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Wednesday, September 19, 2018
  • We’d all eat like kings if cabbage were on our preferred vegetable list more than the one day of the year it currently reigns supreme, with its boon companion corned beef. The traditional St. Patrick’s Day . . .
  • I saw my first mango and avocado orchards. Now I can die happy. There’s something about tropical fruits that fills a gardening gap in my life. While it’s true that I love northern orchards of apples and blueberries and strawberries, . . .
  • We headed south on a winter escape to Florida just ahead of the onset of subzero temperatures, outran a “wintry mix” turning roads to ice in North Carolina, and found clear sailing ahead until we ran smack into the Everglades Seafood Festival . . .
  • Gardeners who start onions, leeks and flowers like violas and snapdragons indoors have already ordered and received their seeds prior to planting them later this month. For the rest of us, there’s still time to sit by the fire and thumb . . .
  • When two e-mail correspondents mention microgreens just days apart, it inspires me to look into the subject, and also to wonder why I’m not growing them. Tiny in size — microgreens are often confused with sprouts — but big . . .
  • Super Bowl Sunday draws near, that holy day when most of the country gathers together to drink beer, eat lots, and cheer for their favorite team. If you live with a diehard fan of the sport, as I do, you’ve already had many months . . .
  • “We have a lady cardinal and her husband, purple finches, blue jays — a blaze of color!” My daughter is writing about the pleasures of watching the busy feeders installed in her yard on Vinalhaven. The lively visitors are . . .
  • The day we haul the Christmas tree and greens out the door is always a mournful time for me. No more balsam scent, no twinkling lights, no green stuff around to enliven the brown and white winter landscape. The gift amaryllis are . . .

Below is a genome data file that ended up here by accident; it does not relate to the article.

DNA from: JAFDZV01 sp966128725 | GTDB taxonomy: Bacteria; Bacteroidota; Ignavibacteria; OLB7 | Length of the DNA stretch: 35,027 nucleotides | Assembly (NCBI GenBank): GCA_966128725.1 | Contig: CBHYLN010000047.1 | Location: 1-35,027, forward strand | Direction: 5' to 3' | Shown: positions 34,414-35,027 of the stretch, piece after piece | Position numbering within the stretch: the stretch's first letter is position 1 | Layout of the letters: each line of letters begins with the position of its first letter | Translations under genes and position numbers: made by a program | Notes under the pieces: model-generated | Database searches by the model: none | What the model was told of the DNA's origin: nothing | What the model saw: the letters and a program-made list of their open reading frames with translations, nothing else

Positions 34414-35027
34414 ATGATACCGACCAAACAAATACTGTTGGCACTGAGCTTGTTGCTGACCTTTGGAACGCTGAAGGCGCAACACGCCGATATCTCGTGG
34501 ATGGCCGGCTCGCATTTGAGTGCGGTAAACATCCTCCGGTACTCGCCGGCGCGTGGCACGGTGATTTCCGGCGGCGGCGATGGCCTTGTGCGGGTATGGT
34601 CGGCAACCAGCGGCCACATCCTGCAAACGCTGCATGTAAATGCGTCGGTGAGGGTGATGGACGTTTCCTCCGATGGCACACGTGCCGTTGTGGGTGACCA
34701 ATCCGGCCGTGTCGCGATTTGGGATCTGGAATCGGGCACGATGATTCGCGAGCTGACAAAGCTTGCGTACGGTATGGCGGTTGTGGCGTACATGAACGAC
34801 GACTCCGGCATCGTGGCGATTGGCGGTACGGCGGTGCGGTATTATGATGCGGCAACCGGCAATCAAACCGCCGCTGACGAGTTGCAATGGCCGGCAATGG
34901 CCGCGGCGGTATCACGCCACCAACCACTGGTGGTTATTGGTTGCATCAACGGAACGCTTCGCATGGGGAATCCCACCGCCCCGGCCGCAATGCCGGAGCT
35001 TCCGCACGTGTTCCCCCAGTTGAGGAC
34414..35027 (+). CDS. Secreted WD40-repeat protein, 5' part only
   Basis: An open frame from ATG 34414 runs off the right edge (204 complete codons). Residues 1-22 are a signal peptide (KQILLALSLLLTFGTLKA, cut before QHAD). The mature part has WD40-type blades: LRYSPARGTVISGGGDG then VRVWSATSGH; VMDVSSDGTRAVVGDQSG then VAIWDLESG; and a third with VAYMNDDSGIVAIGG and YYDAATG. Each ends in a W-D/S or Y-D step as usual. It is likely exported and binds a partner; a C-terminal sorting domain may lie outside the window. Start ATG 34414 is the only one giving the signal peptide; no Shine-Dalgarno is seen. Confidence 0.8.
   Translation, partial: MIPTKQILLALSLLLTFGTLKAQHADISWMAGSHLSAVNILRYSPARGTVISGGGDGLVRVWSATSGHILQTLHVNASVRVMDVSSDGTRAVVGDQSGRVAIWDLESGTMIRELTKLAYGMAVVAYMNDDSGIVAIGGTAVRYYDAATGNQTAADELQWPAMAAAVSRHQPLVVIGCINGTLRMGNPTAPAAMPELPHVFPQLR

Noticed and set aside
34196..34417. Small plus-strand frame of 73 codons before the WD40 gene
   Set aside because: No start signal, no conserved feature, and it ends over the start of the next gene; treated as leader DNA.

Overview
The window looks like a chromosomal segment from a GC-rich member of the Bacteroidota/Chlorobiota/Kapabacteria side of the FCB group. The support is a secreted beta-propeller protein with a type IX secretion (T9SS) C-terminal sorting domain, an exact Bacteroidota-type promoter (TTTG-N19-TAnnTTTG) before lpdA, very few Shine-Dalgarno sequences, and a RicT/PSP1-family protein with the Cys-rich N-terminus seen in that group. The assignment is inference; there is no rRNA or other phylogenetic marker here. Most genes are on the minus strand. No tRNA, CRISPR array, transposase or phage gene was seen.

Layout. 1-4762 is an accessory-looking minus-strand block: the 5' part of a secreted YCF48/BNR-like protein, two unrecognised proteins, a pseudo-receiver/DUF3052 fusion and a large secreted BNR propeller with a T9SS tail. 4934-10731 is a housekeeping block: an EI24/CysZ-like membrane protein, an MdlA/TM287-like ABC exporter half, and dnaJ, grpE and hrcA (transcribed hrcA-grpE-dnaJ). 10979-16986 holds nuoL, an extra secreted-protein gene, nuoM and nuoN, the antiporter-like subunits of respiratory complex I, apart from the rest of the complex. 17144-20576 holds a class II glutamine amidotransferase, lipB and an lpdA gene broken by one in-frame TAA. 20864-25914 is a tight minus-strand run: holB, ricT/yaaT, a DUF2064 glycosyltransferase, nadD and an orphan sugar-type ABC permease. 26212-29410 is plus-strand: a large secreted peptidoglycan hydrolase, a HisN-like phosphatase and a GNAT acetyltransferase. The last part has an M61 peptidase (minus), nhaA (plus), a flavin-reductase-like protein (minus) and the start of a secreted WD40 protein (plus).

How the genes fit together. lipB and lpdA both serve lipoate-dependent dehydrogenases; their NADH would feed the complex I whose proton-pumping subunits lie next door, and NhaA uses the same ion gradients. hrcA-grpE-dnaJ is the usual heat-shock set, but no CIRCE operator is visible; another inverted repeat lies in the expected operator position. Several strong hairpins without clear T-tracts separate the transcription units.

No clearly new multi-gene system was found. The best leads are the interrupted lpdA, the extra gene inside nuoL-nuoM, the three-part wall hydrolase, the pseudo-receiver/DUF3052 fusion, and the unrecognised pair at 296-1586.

• If there were such a thing as a super food, the humble chickpea is on its way to being nominated Super Food of 2016. The emergence into the foodie spotlight of the humble legumes, also known to us as garbanzo beans . . .
  • New Year’s resolutions are made to be broken, at least those of the “lose 10 pounds, stop eating sugar, work out daily” variety. But one that may be a bit easier to implement is a resolve to clean up those garden tools and keep . . .
  • The short dark days of December demand a light-filled celebration, whatever the festival. From the earliest pagan times people have rejoiced during the winter solstice, when the worst of winter was behind them and lengthing days . . .
  • While looking for stocking stuffers at a local discount store I came across seeds, packed for 2016, that were marked down. I chose some bright sunflowers and nasturtiums for the grandchildren’s stockings and herbs for the . . .
  • We’ve been a bit slow to jump into Christmas holiday mode this year. A wreath on the door, yes, but no candles in the window, no tree waiting on the porch and, of course, very little shopping done. But last night we did have a . . .
  • In the pre-dawn hours of half-sleep this morning I had a vivid and wonderful dream. A friend of my son’s had, unbeknownst to me, installed an exotic garden for me at a beach house. It contained primarily tropical plants, chief among them . . .
  • For many years making Christmas wreaths was a part of our Thanksgiving holiday tradition. My family lived on Cape Cod, where the weather was encouragingly mild and, aside from the hazard of gathering poison ivy along with . . .
  • My partner and I have many mutual interests, but we diverge widely on magazine subscriptions. His include Field and Stream, Outdoor Life, and roughly one and a half unsolicited Cabela’s catalogs every day. I counter with . . .
  • The gift of a very warm, lingering autumn has given midcoast gardeners more time for cleanup in the garden, but colder temperatures are finally on the way. It’s time to put a blanket on garden beds — a blanket of mulch. . . .
  • The sun rises late here on the western fringe of the Central Time Zone in South Dakota, with the horizon just turning pink at 8 a.m. It’s hard to get up before dawn to prepare for another day of hunting ring-necked pheasants . . .
  • We’re in sunny and warm South Dakota this week, where it’s very dry and 80 degrees at midday. The Laura Ingalls Wilder homestead is just down the road a bit, in De Smet, and, thinking of the weather extremes the family faced . . .
  • Our prolonged warm fall has been an unexpected gift, but even so, mornings and evenings grow chilly and most nights we’ve had a small fire in the woodstove. Now that a lot of the fresh vegetables are either frost-nipped . . .
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